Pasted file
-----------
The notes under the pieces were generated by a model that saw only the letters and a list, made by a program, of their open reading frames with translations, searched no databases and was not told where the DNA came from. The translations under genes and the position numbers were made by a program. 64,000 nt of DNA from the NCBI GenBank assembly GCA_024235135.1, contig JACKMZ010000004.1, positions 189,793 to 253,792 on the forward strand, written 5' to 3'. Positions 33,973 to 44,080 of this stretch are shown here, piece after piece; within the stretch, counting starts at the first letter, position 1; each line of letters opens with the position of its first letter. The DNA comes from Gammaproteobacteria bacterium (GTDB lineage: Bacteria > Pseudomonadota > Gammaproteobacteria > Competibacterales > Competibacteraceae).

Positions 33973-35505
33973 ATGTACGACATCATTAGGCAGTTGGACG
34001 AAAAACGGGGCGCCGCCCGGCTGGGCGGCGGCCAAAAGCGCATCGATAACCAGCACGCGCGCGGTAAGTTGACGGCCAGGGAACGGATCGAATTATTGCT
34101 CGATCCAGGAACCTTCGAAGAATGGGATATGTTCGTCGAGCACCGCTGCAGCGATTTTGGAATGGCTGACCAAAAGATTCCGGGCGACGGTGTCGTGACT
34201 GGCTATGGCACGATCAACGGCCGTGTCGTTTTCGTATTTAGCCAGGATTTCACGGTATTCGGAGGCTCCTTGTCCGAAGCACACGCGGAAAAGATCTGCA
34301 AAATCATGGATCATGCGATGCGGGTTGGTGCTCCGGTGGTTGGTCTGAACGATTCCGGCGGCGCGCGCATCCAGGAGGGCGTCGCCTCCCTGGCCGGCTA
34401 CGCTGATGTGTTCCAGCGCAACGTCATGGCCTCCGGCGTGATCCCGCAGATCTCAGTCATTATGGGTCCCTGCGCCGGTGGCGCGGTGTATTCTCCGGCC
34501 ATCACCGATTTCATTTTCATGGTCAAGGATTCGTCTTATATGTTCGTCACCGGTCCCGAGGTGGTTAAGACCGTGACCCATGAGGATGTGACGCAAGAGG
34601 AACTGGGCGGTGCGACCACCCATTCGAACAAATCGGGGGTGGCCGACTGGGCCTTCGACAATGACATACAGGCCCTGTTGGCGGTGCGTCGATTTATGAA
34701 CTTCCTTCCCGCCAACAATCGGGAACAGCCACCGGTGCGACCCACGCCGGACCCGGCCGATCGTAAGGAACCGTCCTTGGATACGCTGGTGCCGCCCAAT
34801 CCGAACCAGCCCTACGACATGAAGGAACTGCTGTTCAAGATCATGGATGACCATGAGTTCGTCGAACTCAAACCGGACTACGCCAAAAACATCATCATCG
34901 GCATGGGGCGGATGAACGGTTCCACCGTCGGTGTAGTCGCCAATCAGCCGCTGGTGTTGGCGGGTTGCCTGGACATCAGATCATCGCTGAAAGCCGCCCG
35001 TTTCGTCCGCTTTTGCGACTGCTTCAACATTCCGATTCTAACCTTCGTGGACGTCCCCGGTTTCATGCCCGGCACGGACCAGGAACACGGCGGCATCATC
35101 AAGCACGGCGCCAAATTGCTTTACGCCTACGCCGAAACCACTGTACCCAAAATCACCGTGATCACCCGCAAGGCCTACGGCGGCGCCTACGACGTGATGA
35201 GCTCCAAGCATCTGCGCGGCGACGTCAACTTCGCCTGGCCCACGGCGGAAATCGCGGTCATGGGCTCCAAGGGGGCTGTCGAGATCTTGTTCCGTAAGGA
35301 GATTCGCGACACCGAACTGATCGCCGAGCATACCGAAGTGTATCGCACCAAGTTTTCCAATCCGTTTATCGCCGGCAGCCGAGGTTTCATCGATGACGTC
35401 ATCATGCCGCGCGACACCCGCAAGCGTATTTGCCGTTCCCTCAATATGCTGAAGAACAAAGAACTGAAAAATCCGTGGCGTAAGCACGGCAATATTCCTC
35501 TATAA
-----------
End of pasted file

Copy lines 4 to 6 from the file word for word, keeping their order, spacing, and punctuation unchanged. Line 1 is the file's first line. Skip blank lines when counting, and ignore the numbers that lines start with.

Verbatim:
34001 AAAAACGGGGCGCCGCCCGGCTGGGCGGCGGCCAAAAGCGCATCGATAACCAGCACGCGCGCGGTAAGTTGACGGCCAGGGAACGGATCGAATTATTGCT
34101 CGATCCAGGAACCTTCGAAGAATGGGATATGTTCGTCGAGCACCGCTGCAGCGATTTTGGAATGGCTGACCAAAAGATTCCGGGCGACGGTGTCGTGACT
34201 GGCTATGGCACGATCAACGGCCGTGTCGTTTTCGTATTTAGCCAGGATTTCACGGTATTCGGAGGCTCCTTGTCCGAAGCACACGCGGAAAAGATCTGCA